Opinions and observations expressed on this blog reflect the authors' individual experiences and should not be construed to be financial advice. None of the members of this blog are licensed financial advisors. Please consult your own licensed financial advisor if you wish to act on any recommendations here.

Saturday, May 22, 2010

Is BP a good buy at these levels?

Disclaimer: I am in no way trying to diminish the environmental damages to the Gulf Coast. In fact, I am more than outraged about it. However, remember that on this blog we play the role of cold, Ayn Rand-like, cynical capitalists. 

Whenever there is a company just getting its ass handed to it (that's a technical term) like BP (BP) is, there is always some appeal in possibly nibbling at it. Indeed, BP has gotten absolutely slaughtered over the past several weeks.

Compared to the other integrated oil companies, like Exxon Mobil (XOM) and ConocoPhillips (COP), it has been downright ugly. 

That being said, it is unclear exactly what the damages to BP will be. If the losses will be only in the range of a few billion dollars, then they're very cheap right now. If, on the other hand, they get hit with $40, $50, or $60 billion in damages and punitive fines, then they're not so cheap. Given that this is an election year and politicians love issues like this because they make for great righteous indignation and extreme sweeping measures, it's anyone's guess.

I personally say no to this because I am risk averse and I don't like the size of the unknowns here. There is the possibility that BP is barred from future exploration and development, for example. However, disagreement is what makes a market. What do you all think?


  1. I have the feeling that Republicans are getting less and less confident about their chances in the upcoming midterms. Assuming this is because they are not expecting to win, and then they don't win, BP may be made to actually pay for their mess. I could be reaching in the dark, though.

  2. This is one of those cases where politics does spill into potential profits. One thing that will happen is that any payments by BP will be stretched out far into the future through appeals and counter suits and everything else. Exxon Valdez was litigated for years. If the Republicans have a strong showing in the mid-terms, they have indicated that they want lower damage caps for BP than the Democrats do. Right or wrong, that does matter here. Still, even they will probably jump on the bandwagon and try to look tough against a foreign oil giant when it comes down to it.

  3. Of course, then there's this:

  4. This is one of those cases where costs are rapidly hurtling toward "indeterminate" and not in a good way.

  5. Just a follow on, BP's slide today I think is a pretty solid indication that the markets think that their troubles are far from over. In fact, I've heard some speculation along the lines of what I suggested which is that they might get barred from doing any future Gulf activities. That certainly hurts their earning potential in the future if that comes to pass.

  6. Examining Exxon Mobile's performance in 1989 makes me second guess our conclusions here, though. The Exxon Valdez spill in March of '89 appears to have had virtually no effect on the stock prices at that time. Additionally, the two decades of appeals since then reduced the damages they were meant to pay by $4.5 billion.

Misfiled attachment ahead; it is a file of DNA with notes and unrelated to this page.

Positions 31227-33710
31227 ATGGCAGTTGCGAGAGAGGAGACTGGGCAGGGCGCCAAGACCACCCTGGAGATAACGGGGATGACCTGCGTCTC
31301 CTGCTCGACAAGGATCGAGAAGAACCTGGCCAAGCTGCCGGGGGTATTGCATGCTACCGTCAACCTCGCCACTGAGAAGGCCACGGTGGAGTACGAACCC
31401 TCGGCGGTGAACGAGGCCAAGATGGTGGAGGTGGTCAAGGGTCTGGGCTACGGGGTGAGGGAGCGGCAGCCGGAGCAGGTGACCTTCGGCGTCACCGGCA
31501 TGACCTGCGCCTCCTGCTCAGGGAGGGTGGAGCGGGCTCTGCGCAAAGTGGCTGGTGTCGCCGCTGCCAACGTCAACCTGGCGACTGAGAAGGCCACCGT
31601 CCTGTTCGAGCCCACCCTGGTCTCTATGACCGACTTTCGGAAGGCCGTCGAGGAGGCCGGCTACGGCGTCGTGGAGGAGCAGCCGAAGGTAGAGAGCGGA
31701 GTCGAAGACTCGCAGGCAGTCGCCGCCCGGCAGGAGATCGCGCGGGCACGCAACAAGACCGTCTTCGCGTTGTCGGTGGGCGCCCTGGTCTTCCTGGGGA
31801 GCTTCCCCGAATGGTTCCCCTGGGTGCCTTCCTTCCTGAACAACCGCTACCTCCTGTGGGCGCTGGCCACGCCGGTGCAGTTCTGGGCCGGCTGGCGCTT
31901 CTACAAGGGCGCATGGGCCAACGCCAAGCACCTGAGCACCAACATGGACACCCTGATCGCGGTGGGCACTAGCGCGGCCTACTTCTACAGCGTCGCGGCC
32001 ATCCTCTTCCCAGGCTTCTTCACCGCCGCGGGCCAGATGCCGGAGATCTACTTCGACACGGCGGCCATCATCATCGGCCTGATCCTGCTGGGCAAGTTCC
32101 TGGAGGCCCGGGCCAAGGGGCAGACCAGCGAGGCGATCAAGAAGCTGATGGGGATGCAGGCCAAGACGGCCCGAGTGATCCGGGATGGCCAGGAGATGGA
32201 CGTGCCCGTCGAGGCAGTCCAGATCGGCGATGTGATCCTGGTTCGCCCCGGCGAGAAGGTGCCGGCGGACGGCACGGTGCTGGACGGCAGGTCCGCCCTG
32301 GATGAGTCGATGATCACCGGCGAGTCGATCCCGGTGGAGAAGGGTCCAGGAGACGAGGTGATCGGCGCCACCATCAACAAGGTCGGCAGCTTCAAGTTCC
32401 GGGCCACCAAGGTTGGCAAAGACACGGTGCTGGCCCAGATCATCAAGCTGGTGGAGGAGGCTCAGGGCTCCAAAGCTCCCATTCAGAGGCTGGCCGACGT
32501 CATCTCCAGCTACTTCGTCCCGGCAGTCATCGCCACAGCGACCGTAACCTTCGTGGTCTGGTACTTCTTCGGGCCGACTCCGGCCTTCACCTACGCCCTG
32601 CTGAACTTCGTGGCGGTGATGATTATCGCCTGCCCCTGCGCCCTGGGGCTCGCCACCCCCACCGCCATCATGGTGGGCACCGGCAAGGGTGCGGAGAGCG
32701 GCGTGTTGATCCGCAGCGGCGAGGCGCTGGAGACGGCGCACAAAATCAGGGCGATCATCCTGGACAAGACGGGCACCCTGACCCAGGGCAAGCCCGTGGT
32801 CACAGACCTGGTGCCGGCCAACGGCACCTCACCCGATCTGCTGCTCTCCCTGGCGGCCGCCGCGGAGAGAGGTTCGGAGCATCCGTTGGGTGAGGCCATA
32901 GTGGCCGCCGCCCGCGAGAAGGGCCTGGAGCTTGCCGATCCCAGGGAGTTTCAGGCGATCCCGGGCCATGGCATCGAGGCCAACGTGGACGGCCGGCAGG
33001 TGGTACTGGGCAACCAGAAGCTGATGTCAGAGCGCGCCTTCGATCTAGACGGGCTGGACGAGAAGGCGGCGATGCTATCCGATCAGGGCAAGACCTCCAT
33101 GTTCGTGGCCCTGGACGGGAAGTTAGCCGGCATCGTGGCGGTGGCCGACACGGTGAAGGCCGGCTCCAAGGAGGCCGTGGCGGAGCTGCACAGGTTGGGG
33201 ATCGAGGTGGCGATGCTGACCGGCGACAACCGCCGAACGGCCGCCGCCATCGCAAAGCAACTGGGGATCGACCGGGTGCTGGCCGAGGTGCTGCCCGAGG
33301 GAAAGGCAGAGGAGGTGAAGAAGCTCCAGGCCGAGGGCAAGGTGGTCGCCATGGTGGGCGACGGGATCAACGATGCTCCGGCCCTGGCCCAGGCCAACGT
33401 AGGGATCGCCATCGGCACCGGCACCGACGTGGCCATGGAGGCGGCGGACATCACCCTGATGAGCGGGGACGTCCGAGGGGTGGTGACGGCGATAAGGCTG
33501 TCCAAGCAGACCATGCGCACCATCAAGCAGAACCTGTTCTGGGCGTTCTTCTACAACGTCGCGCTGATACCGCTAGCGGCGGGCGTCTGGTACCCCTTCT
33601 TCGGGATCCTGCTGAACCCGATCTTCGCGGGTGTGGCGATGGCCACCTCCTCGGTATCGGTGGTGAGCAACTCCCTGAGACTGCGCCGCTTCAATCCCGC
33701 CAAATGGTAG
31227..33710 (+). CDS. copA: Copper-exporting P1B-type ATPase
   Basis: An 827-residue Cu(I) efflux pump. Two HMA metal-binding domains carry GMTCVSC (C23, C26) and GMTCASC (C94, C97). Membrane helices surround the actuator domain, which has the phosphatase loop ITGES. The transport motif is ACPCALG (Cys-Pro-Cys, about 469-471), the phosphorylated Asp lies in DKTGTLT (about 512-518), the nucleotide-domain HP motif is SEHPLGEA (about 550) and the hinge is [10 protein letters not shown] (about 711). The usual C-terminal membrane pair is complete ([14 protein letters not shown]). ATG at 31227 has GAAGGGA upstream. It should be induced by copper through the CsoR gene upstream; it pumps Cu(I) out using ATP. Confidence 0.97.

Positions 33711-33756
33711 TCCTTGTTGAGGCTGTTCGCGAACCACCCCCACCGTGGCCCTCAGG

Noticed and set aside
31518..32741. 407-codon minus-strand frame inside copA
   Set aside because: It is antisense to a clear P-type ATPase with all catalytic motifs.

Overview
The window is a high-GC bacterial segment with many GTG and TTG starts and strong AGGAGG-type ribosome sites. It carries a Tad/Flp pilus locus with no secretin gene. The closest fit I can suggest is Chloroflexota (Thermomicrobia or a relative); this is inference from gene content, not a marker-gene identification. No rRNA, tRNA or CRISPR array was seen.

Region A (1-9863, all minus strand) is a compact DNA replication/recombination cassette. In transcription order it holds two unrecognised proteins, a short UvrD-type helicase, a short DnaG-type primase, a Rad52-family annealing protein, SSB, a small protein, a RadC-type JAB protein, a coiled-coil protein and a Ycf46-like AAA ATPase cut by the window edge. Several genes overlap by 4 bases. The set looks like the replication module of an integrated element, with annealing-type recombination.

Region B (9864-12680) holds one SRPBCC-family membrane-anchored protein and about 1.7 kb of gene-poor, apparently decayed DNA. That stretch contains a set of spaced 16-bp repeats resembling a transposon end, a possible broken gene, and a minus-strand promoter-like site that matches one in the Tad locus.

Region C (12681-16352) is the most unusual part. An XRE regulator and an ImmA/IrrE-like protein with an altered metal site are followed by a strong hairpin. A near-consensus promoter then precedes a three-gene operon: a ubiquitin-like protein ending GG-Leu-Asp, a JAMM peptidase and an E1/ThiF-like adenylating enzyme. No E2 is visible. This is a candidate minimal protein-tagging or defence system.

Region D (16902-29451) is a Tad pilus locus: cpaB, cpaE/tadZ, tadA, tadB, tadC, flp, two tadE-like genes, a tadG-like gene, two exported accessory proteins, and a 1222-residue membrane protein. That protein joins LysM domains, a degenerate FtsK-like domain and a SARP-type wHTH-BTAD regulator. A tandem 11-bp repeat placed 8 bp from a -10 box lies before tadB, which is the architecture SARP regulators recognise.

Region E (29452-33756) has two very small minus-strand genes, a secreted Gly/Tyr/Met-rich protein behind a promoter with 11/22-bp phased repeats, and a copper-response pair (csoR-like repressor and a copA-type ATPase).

7. That had been a comparison that I meant to look at. Thanks for bringing it up. That said, compare XOM to CVX and COP. It dramatically underperformed both of its largest competitors. Whether that was due to factors outside of the Valdez incident is very difficult to say. It doesn't seem that the market punished them quite the same way it is punishing BP now.

    The other point you bring up, which is a good one, is that BP could manage to push out payments through the appeals process to the point that they are basically not material to investors. This is because if they have to pay out ten or more years from now, the damages on a discounted basis are not material. Markets do tend to get these sorts of things wrong about as often as they get them right. Case in point, Phillip Morris in the late 1990s with the multi-tens of billions they had to pay the states. At the time it slaughtered the stock, but if you bought at the bottom then it roughly tripled in eight years.

    I'm still not sold on buying BP just yet. If the government strikes them down with something more than just hefty fines, then the fall in the price is justified. If it's just a bunch of one-time fines, then the stock isn't fairly priced. It's starting to get to the point where poking around at it might make sense under either scenario. We are talking about a company that earns close to $20 billion a year, after all. Once again though, I'm not sold on the idea just yet. If it starts getting around $35-37, I might think about it. If they maintain any part of the dividend, the worst thing you will probably have is essentially a kind of crappy bond. After all, it is currently yielding 8%.

  8. Hey guys, I for one like BP as an aggressive Buy right now ($37/share). Sure it may take a bit to "recover" the costs of the fix and clean-up, but with a dividend yield right now at about 9%...buy now, wait, and make money while you wait. The last time I looked, I believe BP was the 4th largest Oil Company in the world and I'm pretty sure they didn't get there from exploratory wells off the US coast. This is a huge, world-wide company with plenty of opportunities even if the US barrs BP.

    Also, with future oil demands on the rise, I see BP doing just fine down the road. If you're a graphics person, take a look at Exxon's stock after their oil disaster.

    Clearly BP is on sale right now. If you're long-term investor, this may be a good aggressive company to own.

    This obviously is all my opinion of course :)